This way you can learn key things of interest, such as the size of the coach’s booth, the availability of power (if needed), window access for antenna placement, etc.
TIP NO. 4: Charge Your Batteries Prior To Game Day. This may seem like a very simple task, but it’s an area that surprisingly gets overlooked too often.
Batteries and charge times can vary per system, so be sure that you leave yourself ample time to charge your system’s batteries (and any back-up batteries) each week. It is also important to understand any battery management guidelines with your system (i.e. overcharging risks, off-season charging, etc).
TIP NO. 5: Be Aware of Power Availability in the Press Box. This tip ties in to knowing your venue. Whether your system uses battery, AC power or both, you’ll want to know the availability of power in the coach’s box.
It is always good to keep extra extension cords in your accessory case in the event you need to access power in another room, hallway or outside the press box.
TIP NO. 6: Give Yourself Enough Set-Up and Test Time. Be sure to give yourself ample time to get your equipment set up and tested properly. System set-up times can vary and some systems take 5 minutes, but you still want to allow yourself time to test the system’s functionality.
This is often easier said than done, and can be challenging because you’re both a coach and a “headset tech” (in this scenario) and you also need to tend to the preparation of your players.
One relatively inexpensive solution is to hire a student manager to assist with the headsets each game.
Regardless of who it is, testing should be conducted with at least one person in the press box talking to at least one person on the field. Refrain from having too many people on the headsets during testing.
TIP NO. 7: Study Proper Antenna Set-Up Procedures and Proper Antenna Locations. Your antenna is the most vital part of system set-up. Improper set up or location of your antenna(s) can result in poor performance or even system failure. Systems vary, but if you’re using an antenna that screws directly onto the system’s base unit (in the coaches box), then the antenna placement is restricted to where the base unit must reside (in front of your press box coaches).
If this is the case, be sure you position the base unit (w/antenna) in the best available location to see the field (in the window). Most headset systems today require good “line-of-sight” to the belt-packs on the field. Therefore, always make sure there are no obstructions between the antenna and the field.
The most common obstructions are windows. Even though you can see through windows, these windows may still serve as an obstruction for wireless signals to pass through due to either their thickness or any tinting that is present.
Whenever possible, ALWAYS open the windows (tinted or not) to remove obstruction between the antenna and the field. This provides the best possible scenario for optimal performance.
If the press box windows do not open, then there could be an impact on performance depending on the type of window and system. Some headset providers offer “remote” antenna options that provide added flexibility whenever antenna-location becomes an issue.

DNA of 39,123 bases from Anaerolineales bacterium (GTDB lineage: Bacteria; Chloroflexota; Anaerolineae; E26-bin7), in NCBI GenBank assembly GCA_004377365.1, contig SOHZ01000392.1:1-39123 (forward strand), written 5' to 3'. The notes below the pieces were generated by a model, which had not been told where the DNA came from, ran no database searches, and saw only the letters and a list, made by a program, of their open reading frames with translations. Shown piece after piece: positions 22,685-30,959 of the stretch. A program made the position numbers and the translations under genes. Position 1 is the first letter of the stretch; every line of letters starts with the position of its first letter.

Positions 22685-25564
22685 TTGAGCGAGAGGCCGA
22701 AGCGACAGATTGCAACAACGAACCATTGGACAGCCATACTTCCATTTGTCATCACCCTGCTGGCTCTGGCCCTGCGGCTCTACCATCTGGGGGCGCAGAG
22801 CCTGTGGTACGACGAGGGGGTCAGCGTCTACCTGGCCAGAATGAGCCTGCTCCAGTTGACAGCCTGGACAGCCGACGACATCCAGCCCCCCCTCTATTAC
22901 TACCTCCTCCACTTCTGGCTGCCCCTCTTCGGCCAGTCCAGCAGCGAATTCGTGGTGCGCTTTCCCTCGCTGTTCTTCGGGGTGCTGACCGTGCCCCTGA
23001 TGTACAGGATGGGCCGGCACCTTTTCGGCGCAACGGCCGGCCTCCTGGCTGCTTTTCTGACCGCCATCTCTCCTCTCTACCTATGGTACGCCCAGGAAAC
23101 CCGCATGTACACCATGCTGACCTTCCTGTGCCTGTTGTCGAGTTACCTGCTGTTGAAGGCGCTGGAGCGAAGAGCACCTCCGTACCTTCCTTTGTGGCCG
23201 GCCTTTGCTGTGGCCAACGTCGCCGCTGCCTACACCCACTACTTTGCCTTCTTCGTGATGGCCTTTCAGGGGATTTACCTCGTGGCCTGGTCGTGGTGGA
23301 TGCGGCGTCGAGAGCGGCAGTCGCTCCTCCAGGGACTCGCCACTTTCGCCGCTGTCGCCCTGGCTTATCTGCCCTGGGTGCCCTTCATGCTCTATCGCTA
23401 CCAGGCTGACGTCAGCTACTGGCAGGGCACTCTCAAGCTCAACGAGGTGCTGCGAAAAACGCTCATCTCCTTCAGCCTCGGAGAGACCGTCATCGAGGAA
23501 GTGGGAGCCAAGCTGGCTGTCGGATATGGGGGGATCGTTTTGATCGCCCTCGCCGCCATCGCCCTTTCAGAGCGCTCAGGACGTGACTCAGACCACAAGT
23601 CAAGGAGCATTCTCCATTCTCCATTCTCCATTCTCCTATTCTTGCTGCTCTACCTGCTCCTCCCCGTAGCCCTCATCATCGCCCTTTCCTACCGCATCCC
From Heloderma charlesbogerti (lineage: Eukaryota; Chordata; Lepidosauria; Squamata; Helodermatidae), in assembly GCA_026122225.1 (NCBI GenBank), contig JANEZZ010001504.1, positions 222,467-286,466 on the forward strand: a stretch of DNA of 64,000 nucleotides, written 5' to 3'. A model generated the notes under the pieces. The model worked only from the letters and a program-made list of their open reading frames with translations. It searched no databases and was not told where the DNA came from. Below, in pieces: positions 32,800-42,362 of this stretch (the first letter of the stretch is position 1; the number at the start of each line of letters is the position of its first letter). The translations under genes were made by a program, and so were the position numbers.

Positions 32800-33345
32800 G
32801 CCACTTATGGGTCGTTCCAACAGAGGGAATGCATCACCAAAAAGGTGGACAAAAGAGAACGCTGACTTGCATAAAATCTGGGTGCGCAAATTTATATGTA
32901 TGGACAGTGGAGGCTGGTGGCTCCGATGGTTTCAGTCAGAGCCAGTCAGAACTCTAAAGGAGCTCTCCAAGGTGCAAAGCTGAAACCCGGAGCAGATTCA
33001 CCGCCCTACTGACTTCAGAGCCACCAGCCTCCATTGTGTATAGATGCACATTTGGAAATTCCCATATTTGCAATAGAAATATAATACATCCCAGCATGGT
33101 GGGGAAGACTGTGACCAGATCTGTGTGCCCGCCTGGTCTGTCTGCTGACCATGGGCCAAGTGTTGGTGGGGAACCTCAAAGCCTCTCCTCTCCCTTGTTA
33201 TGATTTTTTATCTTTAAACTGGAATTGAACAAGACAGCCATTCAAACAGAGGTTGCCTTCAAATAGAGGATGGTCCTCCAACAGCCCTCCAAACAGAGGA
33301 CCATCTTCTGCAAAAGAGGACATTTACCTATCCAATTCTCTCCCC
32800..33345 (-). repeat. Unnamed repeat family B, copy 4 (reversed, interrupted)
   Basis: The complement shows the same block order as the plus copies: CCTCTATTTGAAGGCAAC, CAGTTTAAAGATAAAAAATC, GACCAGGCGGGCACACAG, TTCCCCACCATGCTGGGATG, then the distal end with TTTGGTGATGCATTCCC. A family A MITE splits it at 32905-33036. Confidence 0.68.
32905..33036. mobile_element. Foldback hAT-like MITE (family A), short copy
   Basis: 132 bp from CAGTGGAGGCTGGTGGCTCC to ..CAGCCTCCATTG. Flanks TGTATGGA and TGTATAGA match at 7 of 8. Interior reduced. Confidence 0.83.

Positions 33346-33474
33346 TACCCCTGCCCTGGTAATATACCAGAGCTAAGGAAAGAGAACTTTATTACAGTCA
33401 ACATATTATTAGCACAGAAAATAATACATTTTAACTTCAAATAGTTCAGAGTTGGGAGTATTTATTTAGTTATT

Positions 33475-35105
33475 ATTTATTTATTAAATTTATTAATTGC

This option can often allow an antenna to be remotely located on the outside of the press box, thus circumventing the window obstruction. Not all systems offer this option, so when researching a new headset system, be sure to find out which headset systems offer remote antenna options.
TIP NO. 8: Coordinate With Others at the Game. Guess what? You’re not the only one on game day that is using wireless. If and when possible, check with other game-day personnel such as scoreboard operators, radio stations, or other media to see what types of wireless equipment they will be using and exactly where they’ll be using it.
In most cases (with some coordination) equipment and technology can co-exist. However, you do not necessarily want someone else’s antenna mounted too close to your antenna. This can cause interference due to proximity.
TIP NO. 9: Cable & Cord Management in the Press Box. Even though we are discussing “wireless” headset systems, there are some cables and wires involved in the operational functions of the wireless system. Whether it is a headset cable or a wired belt-pack cable involved, a simple, yet effective way to avoid user-errors, or even worse “user-injury,” is to tidy up in the press box during set up.
Run and tape down any cables along the baseboard or under the desktop. Use twist ties to tie-up and safely secure excess headset cables, and make sure any antenna cables are protected from being damaged.
Taking extra time to clean and secure the environment makes for a better game day experience for your coaches in the press box and prevents inadvertent damage or preventable issues with the system.
TIP NO. 10: General Care and Maintenance (Post-Game Breakdown, Clean Up). One of the best things you can do to ensure consistent, long-lasting performance from your headset system is to take care of it.
Just as important as “system set-up” is the system breakdown and clean-up procedures. Be sure that the system is powered-down properly, cables are tended to neatly, and that everything is placed properly and securely within its designated storage place.
NEVER pack up or store headsets, belt-packs or any electronic items when moisture is present on them.
Dry the equipment off properly or even let them air dry, whenever possible. Being in a rush to get home after a game and shoving items into cases can lead to damaged headsets, belt-packs, antennas and so on. Proper care and maintenance of your investment helps avoid issues on game day.
Be sure to check with your provider on annual off-season maintenance of your equipment as well.
Special Thanks to Adam Frank of CoachComm, LLC for providing us with the Top 10 list. For questions or to contact Adam, e-mail email@example.com or call (334) 321-2300 ext. 204
Address: 205 Technology Parkway Auburn, AL 36830
Phone: (800) 749-2761 (Toll-Free) or Phone: (334) 321-2300